Cognitive deficit and autism spectrum disorders: prospective diagnosis by array CGH

Jillian Nicholl, Wendy Waters, JC Mulley, Shann Suwalski, Sue Brown, Yvonne Hull, Christopher Barnett, Eric Haan, Elizabeth Thompson, Jan Liebelt, Lesley McGregor, Michael Harbord, John Entwistle, Chris Munt, Deirdre White, Anthony Chitti, David Baulderstone, David Ketteridge, Array Referral Consortium, Kathyrn FriendSharon Bain, Sui Yu, Kym Abbott, Sonny Bata, Yolanda Bernard, J Bethell, Drago Bratkovic, Yumin Chan, V Chong, R Cockington, Maria Concepcion, Brian Conway, D Corlis, Samuel Crafter, M Cossick, Linda Coventry, L Eckersley, Phil Egan, Gareth Forster, Liberty Gallus, Sanjay Gehlot, Damien Gilby, C Goodall, Andrew Grieve, Shahid Haque, Tom Han, Afdal Ibrahim, Amita Ingole, Judy Jaensch, Deepa Jeyaseelan, A Katdare, Stephen Klaric, Daniel Kritzinger, Christopher Lamb, Paul Lang, Sonja Latzel, Diana Lawrence, Christine Lee, Kathy Lee, Kerrie MacDonald, Paul Machet, Suja Mathew, Preveena Nair, Khurram Noori, Josephine Nozza, Michael Nugent, Nadine Ogle, M O'Keefe, Greg Pallas, P Parry, Chris Pearson, P Petek, T Pouras, Richard Power, Claire Pridmore, Patrick Quinn, Kavita Rasiah, Nicholas Ricci, James Rice, Michael Smiley, Jennifer Smith, William Staridas, Nuala Stewart, Wakinyjan Tabart, Mark Thesinger, David Thomas, Reji Thomas, Suzanna Thompson, Andrew Tidemann, Con Tsourtos, Sonali Vasilunas, Colin Whyatt, Mandy Yiu

    Research output: Contribution to journalArticle

    14 Citations (Scopus)

    Abstract

    The aim of this study was to determine prospectively the frequency of pathogenic chromosomal microdeletions and microduplications in a large group of referred patients with developmental delay (DD), intellectual disability (ID) or autism spectrum disorders (ASD) within a genetic diagnostic service. First tier testing was applied using a standardised oligo-array comparative genomic hybridization (CGH) platform, replacing conventional cytogenetic testing that would have been used in the past. Copy number variants (CNVs) found to be responsible for the clinical condition on the request form could all be subdivided into three groups: well established pathogenic microdeletion/ microduplication/aneuploidy syndromes, predicted pathogenic CNVs as interpreted by the laboratory, and recently established pathogenic disease susceptibility CNVs. Totalled from these three groups, with CNVs of uncertain significance excluded, detection rates were: DD (13.0%), ID (15.6%), ASD (2.3%), ASD with DD (8.2%), ASD with ID (12.7%) and unexplained epilepsy with DD, ID and ASD (10.9%). The greater diagnostic sensitivity arising from routine application of array CGH, compared with previously used conventional cytogenetics, outweighs the interpretative issues for the reporting laboratory and referring clinician arising from detection of CNVs of uncertain significance. Precise determination of any previously hidden molecular defect responsible for the patient's condition is translated to improved genetic counselling.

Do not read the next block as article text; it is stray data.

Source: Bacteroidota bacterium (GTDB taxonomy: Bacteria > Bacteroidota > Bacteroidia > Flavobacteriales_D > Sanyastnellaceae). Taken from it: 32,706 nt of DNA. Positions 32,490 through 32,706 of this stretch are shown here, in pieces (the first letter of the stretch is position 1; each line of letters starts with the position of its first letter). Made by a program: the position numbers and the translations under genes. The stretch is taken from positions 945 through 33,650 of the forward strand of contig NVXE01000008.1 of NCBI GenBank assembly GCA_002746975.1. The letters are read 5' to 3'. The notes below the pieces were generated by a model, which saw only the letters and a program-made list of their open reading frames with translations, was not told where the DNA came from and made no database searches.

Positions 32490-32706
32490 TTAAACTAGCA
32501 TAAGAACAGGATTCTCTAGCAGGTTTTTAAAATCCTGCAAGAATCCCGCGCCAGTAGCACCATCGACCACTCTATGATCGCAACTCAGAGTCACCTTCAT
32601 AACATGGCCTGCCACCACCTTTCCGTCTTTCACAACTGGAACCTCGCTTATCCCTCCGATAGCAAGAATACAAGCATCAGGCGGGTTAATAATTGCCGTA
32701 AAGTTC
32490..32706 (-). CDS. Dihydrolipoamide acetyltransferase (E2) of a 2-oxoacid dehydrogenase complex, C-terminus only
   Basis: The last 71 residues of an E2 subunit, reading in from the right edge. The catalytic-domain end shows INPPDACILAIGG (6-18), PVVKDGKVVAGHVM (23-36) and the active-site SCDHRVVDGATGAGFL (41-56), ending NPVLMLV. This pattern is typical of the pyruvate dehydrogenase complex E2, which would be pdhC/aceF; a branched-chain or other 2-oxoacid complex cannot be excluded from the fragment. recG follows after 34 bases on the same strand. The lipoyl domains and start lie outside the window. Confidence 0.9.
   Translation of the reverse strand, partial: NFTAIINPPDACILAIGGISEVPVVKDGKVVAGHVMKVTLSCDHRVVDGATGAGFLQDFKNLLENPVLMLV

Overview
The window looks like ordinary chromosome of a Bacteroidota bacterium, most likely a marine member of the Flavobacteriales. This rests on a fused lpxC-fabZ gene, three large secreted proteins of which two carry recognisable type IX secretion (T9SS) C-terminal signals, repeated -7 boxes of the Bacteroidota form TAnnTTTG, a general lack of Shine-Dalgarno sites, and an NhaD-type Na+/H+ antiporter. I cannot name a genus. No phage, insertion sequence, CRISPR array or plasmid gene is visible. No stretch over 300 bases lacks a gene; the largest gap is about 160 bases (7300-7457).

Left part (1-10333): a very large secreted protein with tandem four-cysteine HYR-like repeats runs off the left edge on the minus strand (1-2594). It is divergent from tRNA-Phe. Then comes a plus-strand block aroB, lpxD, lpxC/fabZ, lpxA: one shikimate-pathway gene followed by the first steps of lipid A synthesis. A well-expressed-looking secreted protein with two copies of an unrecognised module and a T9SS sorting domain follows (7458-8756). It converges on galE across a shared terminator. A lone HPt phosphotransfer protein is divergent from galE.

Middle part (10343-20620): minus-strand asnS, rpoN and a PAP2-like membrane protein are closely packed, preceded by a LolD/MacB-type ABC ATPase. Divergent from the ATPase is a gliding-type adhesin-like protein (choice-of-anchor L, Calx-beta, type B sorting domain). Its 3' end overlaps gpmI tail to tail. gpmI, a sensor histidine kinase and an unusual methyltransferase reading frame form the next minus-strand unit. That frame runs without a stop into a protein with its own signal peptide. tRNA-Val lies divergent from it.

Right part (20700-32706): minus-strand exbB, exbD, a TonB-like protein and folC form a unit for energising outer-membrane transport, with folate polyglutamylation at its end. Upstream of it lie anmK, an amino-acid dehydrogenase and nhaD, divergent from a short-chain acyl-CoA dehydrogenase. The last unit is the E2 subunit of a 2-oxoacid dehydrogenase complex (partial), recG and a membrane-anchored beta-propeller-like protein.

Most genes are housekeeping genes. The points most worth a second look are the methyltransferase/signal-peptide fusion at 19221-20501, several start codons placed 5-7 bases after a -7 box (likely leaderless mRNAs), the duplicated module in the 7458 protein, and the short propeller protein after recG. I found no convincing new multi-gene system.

Original languageEnglish
    Pages (from-to)41-45
    Number of pages5
    JournalPathology
    Volume46
    Issue number1
    DOIs
    Publication statusPublished - Jan 2014

    Keywords

    • Array CGH
    • Autism spectrum disorders
    • CNV
    • Copy number variation
    • Developmental delay
    • Intellectual disability
    • Molecular cytogenetics

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  • Cite this

    Nicholl, J., Waters, W., Mulley, JC., Suwalski, S., Brown, S., Hull, Y., Barnett, C., Haan, E., Thompson, E., Liebelt, J., McGregor, L., Harbord, M., Entwistle, J., Munt, C., White, D., Chitti, A., Baulderstone, D., Ketteridge, D., Array Referral Consortium, ... Yiu, M. (2014). Cognitive deficit and autism spectrum disorders: prospective diagnosis by array CGH. Pathology, 46(1), 41-45. https://doi.org/10.1097/PAT.0000000000000043